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Bring back a toy, bring back anything.

Teaching puppy to happily bring stuff back to you will help in all sorts of ways. You can have a nice game of fetch, you can tug with your dog without being afraid that if you let the toy go he will run away with it, and you can call your dog to you and ask him to give you something he has found (or stolen). A good bring it helps avoid resource guarding and keep-away games, provides the foundation for a future former retrieve, and is really fun.
Bring it
The Chase Your Owner activity we also work on this week gives you a great start to a good Bring It. In fact, a good Bring It is really nothing more than a Chase Your Owner while carrying something!

  • Warm the dog up with a game of “Chase Your Owner”. A great (one person) variation of “Chase Your Owner” is to
    1. Gently hold your puppy across the chest
    2. Toss a treat a few feet away
    3. Tell your puppy to “Get It”
    4. Let the puppy go when he is focused on the treat
    5. Let the puppy eat the treat, then immediately encourage him to run to you (see Chase Your Owner: How to trigger chase in a puppy)
  • Start a game of “Bring It” – it’s almost the same
    1. Gently hold your puppy across the chest
    2. Take out a toy, and get puppy excited about it
    3. When he is excited about the toy, maybe even trying to steal it, toss it a few feet away
    4. Tell your puppy to “Bring It”
    5. Let the puppy go when he is focused on the toy
    6. Let the puppy pick up the toy, then immediately encourage him to run to you. Whatever worked well in the Chase Your Owner game is what you should do. Don’t worry if puppy drops the toy and comes to you without it. Lots of young pups don’t carry well until they are older. The important thing is that puppy races back to you. Carrying can come later.
    7. REWARD PUPPY GENEROUSLY WHEN HE GETS TO YOU. If he is still carrying the toy when he gets to you, great! Still reward as above. It will be a trade for the toy. You can reward with treats as in the Chase Your Owner game, then repeat the exercise right away.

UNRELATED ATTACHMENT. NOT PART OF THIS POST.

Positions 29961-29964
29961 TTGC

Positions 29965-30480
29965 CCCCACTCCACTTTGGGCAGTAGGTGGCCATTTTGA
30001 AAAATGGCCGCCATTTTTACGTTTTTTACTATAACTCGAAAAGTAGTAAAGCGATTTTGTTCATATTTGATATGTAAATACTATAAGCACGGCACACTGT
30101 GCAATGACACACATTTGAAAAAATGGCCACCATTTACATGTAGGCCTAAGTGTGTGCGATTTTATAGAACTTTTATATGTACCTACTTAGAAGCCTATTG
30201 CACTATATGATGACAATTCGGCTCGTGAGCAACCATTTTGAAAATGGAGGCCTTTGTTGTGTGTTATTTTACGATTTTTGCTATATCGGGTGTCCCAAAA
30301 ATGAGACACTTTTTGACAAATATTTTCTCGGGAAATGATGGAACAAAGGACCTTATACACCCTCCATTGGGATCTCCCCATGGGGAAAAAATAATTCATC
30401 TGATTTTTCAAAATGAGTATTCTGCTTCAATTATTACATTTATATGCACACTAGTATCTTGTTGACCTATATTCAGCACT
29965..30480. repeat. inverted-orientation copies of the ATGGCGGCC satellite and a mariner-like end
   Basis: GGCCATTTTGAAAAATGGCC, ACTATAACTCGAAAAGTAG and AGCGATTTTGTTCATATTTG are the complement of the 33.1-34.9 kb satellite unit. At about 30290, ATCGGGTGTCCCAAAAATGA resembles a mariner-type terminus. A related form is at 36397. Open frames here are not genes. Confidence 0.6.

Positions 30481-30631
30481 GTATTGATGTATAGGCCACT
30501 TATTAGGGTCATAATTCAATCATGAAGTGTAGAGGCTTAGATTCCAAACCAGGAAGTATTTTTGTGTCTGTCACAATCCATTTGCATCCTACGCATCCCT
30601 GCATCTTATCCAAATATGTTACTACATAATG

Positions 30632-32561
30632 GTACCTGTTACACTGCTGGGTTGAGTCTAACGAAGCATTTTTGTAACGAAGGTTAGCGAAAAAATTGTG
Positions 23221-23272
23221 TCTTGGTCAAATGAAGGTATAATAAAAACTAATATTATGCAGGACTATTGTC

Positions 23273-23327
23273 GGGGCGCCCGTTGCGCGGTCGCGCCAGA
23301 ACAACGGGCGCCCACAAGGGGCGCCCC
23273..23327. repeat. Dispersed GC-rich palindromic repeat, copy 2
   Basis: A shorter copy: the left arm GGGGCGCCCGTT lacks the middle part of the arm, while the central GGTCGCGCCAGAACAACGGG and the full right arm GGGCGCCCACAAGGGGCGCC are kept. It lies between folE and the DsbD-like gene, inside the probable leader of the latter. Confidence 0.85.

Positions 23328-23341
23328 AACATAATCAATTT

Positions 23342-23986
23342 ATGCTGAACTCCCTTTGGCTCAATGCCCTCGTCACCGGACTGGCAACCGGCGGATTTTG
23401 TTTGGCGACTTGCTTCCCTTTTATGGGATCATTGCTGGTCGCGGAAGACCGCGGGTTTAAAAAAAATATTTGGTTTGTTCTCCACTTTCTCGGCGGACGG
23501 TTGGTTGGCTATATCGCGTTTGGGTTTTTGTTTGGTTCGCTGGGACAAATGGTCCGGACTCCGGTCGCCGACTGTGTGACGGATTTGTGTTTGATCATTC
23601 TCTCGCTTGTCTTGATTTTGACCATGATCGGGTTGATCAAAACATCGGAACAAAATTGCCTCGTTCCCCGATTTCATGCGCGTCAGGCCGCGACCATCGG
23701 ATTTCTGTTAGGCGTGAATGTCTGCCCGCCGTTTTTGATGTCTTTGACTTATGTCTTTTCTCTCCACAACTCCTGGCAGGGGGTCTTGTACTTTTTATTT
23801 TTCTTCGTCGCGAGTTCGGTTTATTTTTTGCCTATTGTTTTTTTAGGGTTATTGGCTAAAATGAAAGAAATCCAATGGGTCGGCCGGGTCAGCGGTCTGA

Once you have practiced (and rewarded) Bring It with fun toys, you and puppy will have had lots of experience with you encouraging puppy, and puppy learning to trust you and understand that he does not have to be possessive. The better you both are at this game, the more likely it is that he will bring you that stolen sock instead of running and hiding with it under the bed.

Dogs who love this game can eventually be rewarded by having the toy thrown again, instead of getting treats each time. You will need to experiment with what is most rewarding for you dog. But by all means, turn this into a game of fetch if that is what works.

Other options/ideas to try for possessive puppies

In this video, the trainer is working with a puppy who likes to run away with the toy and keep it all to himself. He has shown that he is more likely to come back when the trainer is sitting down.

She is also experimenting with different rewards to see will work best with this puppy. She sometimes gives him treats, she sometimes tugs with him, she sometimes throws the toy again, and she sometimes brings out a second toy to play with.

It can feel a bit messy and chaotic when you and your puppy are getting to know each other, but we shared this video to show you not to be afraid to try things. Every puppy is different, and every owner is different – which makes every team different! Play should be FUN for you and your puppy, and it’s a great way for you to learn to trust and understand each other. Balance following the.rules with sometimes just sitting down, relaxing, and hanging out with your puppy, some toys, and some treats.